Yoga Benefits Health Essay

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Mythology- Eastern

Health Benefits of Yoga

Often when people hear the word yoga they picture people coiled up painfully like pretzels or sitting with their legs crossed and chanting. Twisting and meditation are all part of the 5,000-year-old practice of yoga, but are really only small pieces of the yoga pie. The term yoga originates from the ancient Sanskrit word yuj, which means union. Those who practice yoga believe that in order to live in harmony, people must balance their minds, bodies, and breathe. They attempt to achieve that balance through a combination of stretching, breathing, and meditating. Yoga strengthens and lengthens muscles along with providing a total body workout. It has also been shown to enhance overall fitness, boosting strength, flexibility, and even heart health. Yoga helps tame lower back pain and improves overall bone health, according to studies by the American College of Sports Medicine (Mikulski, 2009).

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Yoga has been in practice for more than 5,000 years, and today, close to 11 million Americans enjoy its health benefits. Because of this Yoga can hardly be seen as a trend. Most yoga classes focus on learning different physical poses, which are called asanas. They also usually include some form of breathing technique along with a meditation technique. Some yoga classes are designed purely for relaxation, while other styles of yoga will teach one how to move their body in new ways. Choosing one of these styles offers the greatest health benefits by allowing one to develop flexibility, strength, and balance (the Health Benefits of Yoga, 2009).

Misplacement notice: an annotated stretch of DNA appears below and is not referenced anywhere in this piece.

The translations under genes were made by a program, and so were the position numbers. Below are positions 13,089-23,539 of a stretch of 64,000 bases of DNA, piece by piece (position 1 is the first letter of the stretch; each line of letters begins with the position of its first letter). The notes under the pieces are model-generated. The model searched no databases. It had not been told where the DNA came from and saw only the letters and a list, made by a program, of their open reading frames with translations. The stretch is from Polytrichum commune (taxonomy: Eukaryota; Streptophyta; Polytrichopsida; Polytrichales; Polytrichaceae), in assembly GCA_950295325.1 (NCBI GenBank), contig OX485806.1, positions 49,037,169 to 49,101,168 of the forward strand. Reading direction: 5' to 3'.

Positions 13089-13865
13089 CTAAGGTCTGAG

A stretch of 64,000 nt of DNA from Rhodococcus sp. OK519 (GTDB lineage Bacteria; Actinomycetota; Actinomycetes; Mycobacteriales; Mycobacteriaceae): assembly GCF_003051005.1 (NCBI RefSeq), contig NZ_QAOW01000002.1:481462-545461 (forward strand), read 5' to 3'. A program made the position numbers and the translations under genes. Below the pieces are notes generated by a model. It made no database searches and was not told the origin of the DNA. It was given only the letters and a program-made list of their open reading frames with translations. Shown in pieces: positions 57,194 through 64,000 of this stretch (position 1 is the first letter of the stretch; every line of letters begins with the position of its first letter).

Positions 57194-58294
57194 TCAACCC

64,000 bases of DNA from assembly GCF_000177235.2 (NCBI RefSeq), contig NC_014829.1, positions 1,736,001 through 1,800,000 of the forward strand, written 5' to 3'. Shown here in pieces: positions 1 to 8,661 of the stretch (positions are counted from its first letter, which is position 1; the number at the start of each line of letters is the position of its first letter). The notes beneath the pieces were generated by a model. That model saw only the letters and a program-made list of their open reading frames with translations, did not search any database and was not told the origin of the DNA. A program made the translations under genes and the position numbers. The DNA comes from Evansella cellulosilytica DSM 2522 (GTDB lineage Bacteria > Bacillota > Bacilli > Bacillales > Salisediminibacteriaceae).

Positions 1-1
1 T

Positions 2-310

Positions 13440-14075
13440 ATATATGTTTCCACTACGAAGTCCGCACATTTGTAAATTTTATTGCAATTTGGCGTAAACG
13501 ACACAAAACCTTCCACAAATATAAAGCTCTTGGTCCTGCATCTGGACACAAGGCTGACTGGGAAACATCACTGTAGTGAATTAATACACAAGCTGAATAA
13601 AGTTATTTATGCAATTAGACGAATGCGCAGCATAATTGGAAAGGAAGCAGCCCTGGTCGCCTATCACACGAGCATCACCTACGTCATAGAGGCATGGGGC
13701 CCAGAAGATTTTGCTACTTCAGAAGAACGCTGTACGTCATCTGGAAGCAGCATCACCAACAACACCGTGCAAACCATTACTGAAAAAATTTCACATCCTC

TOPIC: Essay on Yoga Benefits Health Assignment

There is limited data available on the characteristics of yoga users in the U.S. According to data from the 2002 National Health Interview Survey in 2002, yoga users were predominately Caucasian (85%) and female (76%) with a mean age of 39.5 years. Musculoskeletal conditions, mental health conditions, severe sprains in the last 12 months and asthma were reported as being associated with higher yoga use. A majority of yoga users (61%) felt yoga was important in maintaining health, though only 25% disclosed yoga practice to their medical professional. It was found that yoga users are more likely to be white, female, young and college educated. Overall yoga users reported benefits for musculoskeletal conditions and mental health, indicating that further research on the efficacy of yoga for the treatment and prevention of these conditions is warranted (Birdee, Legedza, Saper, Bertisch, Eisenberg, Phillips, 2008)

Research has found that yoga improves the quality of life and reduces pain for many people with a variety of health issues. Conditions such as multiple sclerosis, carpal tunnel syndrome, asthma, physical pain and restrictions, high blood pressure, emotional distress, and chronic fatigue syndrome have been found to respond positively to yoga practice. Some hospitals have begun to incorporate yoga for both patients and staff. It should be remembered that Yoga should not be used to replace medical treatment without the supervision of a physician (Ramquist, n.d.).